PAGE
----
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2-D Theory Review

We start from the `classical' maximum-stack-power objective function

$\displaystyle J(s) = \frac{1}{2} \sum_{x}\sum_{z} {\left[ \sum_{\gamma} \; I(z,\gamma,x;s) \right]}^2,$ (1)

where $ s$ is the model slowness, and $ I(z,\gamma,x;s)$ is the prestack image (ADCIGs) migrated with $ s$ .

Objective functions defined this way are prone to cycle-skipping (Symes, 2008). To tackle this issue, we approximate objective function 1 with the following one:

$\displaystyle J(\rho(s)) = \frac{1}{2} \sum_{x}\sum_{z} {\left[ \sum_{\gamma} \; I(z+\rho\tan^2{\gamma},\gamma,x;s_0) \right]}^2,$ (2)

in which $ s$ is the model slowness, $ I(z,\gamma,x;s_0)$ is the prestack image migrated with some initial slowness $ s_{0}$ , and $ \rho\tan^2{\gamma}$ is the residual moveout (RMO) function we choose to characterize the kinematic difference (Biondi and Symes, 2004) between $ I(s)$    and $ I(s_0)$ .

The meaning of equation 2 can be easily explained. As the model changes from $ s_0$ to $ s$ , it leads to the change of the image kinematics between $ I(s_0)$    and $ I(s)$ , where the differences are characterized by the moveout parameter $ \rho$ . Since $ I(s)$ will be kinematically the same as $ I(s_0)$ being applied moveout $ \rho(s)$ , if we substitute the former image ($ I(s)$ ) with the latter one, we transit from equation 1 to equation 2. Notice that the new objective function is expressed as a function of only the moveout parameter $ \rho$ , while the $ \rho$ parameter is then related to the model slowness $ s$ .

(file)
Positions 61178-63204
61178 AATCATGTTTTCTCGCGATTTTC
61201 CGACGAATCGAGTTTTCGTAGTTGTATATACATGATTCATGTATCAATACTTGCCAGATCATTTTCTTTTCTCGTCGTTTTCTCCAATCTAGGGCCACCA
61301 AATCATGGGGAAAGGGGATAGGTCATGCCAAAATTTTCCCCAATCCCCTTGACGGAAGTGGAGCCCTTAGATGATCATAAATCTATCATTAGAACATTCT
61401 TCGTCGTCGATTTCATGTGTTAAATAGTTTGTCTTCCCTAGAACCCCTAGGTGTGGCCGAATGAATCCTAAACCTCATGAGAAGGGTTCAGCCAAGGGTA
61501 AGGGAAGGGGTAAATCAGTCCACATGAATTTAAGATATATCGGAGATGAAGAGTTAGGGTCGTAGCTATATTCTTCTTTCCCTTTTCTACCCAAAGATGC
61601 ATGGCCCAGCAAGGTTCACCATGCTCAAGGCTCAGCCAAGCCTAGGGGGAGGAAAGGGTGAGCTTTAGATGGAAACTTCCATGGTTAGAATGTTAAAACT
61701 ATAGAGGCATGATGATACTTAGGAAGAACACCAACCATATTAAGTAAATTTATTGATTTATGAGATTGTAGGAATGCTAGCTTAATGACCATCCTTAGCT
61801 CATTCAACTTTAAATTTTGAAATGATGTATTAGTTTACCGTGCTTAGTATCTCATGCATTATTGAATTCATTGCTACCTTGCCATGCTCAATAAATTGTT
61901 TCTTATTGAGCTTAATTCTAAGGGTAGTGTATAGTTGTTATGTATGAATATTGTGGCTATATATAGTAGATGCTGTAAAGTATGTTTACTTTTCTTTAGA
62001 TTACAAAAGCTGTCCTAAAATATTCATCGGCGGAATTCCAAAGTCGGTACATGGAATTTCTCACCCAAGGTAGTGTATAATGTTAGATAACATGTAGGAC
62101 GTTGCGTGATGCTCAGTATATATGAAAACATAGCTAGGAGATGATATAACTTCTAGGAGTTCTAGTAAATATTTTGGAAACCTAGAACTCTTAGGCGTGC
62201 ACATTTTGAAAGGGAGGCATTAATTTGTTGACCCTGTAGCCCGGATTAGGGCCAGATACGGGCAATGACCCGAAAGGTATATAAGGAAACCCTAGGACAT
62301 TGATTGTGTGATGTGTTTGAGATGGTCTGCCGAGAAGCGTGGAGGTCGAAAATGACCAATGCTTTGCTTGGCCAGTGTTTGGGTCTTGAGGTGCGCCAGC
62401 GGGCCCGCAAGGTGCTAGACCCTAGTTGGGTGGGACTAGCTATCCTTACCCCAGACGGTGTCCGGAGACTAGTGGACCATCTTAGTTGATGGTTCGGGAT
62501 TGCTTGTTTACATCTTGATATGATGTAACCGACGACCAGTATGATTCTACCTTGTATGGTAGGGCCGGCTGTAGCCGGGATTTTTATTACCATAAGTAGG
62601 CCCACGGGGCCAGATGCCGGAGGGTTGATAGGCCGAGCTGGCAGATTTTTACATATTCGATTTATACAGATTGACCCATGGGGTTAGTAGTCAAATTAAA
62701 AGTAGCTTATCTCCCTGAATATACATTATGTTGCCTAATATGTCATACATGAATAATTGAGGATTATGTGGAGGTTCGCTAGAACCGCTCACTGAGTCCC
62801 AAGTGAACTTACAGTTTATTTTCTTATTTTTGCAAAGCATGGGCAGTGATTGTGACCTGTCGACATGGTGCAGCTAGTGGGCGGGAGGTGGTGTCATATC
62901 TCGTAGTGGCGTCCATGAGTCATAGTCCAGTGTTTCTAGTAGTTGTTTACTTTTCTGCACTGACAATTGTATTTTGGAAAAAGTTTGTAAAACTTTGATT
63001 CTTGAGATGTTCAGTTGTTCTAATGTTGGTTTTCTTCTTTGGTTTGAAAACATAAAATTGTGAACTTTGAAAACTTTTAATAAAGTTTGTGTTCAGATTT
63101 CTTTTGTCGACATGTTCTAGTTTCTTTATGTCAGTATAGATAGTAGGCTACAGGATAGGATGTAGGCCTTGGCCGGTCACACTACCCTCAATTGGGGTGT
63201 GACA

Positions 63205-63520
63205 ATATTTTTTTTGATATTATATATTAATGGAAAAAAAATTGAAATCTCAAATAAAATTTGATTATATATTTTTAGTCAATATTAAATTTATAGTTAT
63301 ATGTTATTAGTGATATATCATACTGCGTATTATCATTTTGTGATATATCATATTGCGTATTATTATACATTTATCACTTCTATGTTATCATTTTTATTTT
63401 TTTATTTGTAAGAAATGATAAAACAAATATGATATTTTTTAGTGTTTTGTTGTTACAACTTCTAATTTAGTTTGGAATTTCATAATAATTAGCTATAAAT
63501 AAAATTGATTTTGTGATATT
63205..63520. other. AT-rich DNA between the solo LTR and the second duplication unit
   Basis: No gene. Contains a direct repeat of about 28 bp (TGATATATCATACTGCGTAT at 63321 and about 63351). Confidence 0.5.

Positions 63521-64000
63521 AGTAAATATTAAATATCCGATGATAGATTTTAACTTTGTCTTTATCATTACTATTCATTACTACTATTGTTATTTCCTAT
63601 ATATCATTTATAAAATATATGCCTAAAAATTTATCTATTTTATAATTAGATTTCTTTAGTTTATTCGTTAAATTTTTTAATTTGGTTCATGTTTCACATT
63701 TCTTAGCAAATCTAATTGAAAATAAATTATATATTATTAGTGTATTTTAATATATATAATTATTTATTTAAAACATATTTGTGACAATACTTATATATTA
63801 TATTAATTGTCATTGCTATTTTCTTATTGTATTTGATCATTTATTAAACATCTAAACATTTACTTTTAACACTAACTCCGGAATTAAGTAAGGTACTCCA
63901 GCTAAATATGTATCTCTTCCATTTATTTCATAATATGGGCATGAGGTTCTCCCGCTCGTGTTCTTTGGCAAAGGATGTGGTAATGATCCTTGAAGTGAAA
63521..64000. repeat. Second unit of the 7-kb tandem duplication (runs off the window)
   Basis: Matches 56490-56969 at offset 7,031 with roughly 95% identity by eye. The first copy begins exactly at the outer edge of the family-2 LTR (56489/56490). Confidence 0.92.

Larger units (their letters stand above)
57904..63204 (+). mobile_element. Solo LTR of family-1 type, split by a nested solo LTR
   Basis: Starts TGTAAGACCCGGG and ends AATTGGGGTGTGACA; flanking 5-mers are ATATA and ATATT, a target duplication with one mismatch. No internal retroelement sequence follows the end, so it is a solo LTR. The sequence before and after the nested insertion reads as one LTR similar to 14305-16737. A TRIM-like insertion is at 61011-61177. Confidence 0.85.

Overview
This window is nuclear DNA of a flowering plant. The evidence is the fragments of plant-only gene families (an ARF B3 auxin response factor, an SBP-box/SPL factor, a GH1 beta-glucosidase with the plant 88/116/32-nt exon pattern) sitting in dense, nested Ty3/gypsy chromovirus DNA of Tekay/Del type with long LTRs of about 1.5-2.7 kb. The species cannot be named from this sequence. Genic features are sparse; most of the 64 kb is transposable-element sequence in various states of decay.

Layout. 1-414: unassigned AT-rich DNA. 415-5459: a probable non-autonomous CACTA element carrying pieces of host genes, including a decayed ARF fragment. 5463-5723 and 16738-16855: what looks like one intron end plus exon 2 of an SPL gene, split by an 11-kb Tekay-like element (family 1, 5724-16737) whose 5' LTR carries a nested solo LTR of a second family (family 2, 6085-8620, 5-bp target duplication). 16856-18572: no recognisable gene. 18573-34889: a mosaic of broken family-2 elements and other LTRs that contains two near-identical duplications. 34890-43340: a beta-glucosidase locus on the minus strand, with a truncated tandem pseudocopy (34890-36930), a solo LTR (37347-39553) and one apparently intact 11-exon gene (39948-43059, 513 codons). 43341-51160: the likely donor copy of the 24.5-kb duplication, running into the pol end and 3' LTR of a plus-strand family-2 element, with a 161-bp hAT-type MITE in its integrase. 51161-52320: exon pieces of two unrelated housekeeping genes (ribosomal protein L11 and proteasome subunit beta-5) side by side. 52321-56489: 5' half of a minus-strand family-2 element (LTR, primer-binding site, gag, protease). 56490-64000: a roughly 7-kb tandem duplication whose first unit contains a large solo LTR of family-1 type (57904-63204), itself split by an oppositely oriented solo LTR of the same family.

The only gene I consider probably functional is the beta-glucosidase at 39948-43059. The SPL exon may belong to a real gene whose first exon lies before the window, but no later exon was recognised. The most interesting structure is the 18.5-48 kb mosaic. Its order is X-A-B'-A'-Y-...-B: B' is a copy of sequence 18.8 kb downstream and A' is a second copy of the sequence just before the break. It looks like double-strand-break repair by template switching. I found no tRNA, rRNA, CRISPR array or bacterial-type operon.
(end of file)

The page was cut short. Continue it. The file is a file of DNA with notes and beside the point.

Furthermore, notice that equation 2 weights the strong-amplitude events more heavily. To make the gradient independent from the strength of reflectors, we further replace 2 with the following semblance objective function:

$\displaystyle J_{Sm}(\rho(s)) = \frac{1}{2} \sum_{x}\sum_{z} \frac{\sum_{z_w} \...
...)\big)^2}{\sum_{z_w} \sum_{\gamma} I^2(z+z_w+\rho\tan^2{\gamma},\gamma,x;s_0)},$ (3)

where $ z_w$ is a local averaging window of length $ L$ along the depth axis. For the rest of the paper, the summation interval of $ z_w$ is always $ [-L/2,L/2]$ ; thus we can safely omit the summation bounds for concise notation.

We will use gradient-based methods to solve this optimization problem. The gradient given by the objective function 3 is

$\displaystyle \frac{\partial{J_{S_{m}}}}{\partial{s}} = \frac{\partial{J_{S_{m}}}}{\partial{\rho}} \frac{\partial{\rho}}{\partial{s}},$ (4)

where $ {\partial{J_{S_{m}}}}/{\partial{\rho}}$ can be easily calculated by taking the derivative along the $ \rho$ axis of the semblance panel $ S_{m}$ .

To evaluate the derivative of the moveout parameter $ \rho$ with respect to the slowness model $ s$ , we define an auxiliary objective function in a fashion similar to the one employed by Luo and Schuster (1991) for cross-well travel-time tomography. The auxiliary objective function is defined for each image point ($ z,x$ ) as:

$\displaystyle J_{\mathrm{aux}} = \sum_{z_w} \sum_{\gamma} \, I(z+z_w+ (\rho \tan^2{\gamma} + \beta),\gamma,x;s_0)I(z,\gamma,x;s)$ (5)

where $ \beta$ is a simple vertical shift introduced to accommodate bulk shifts in the image introduced by variation in the migration velocity. Notice that the semblance in objective function 3 is independent of $ \beta$ because a bulk shift does not affect the power of the stack; therefore we do not include $ \beta$ in 3.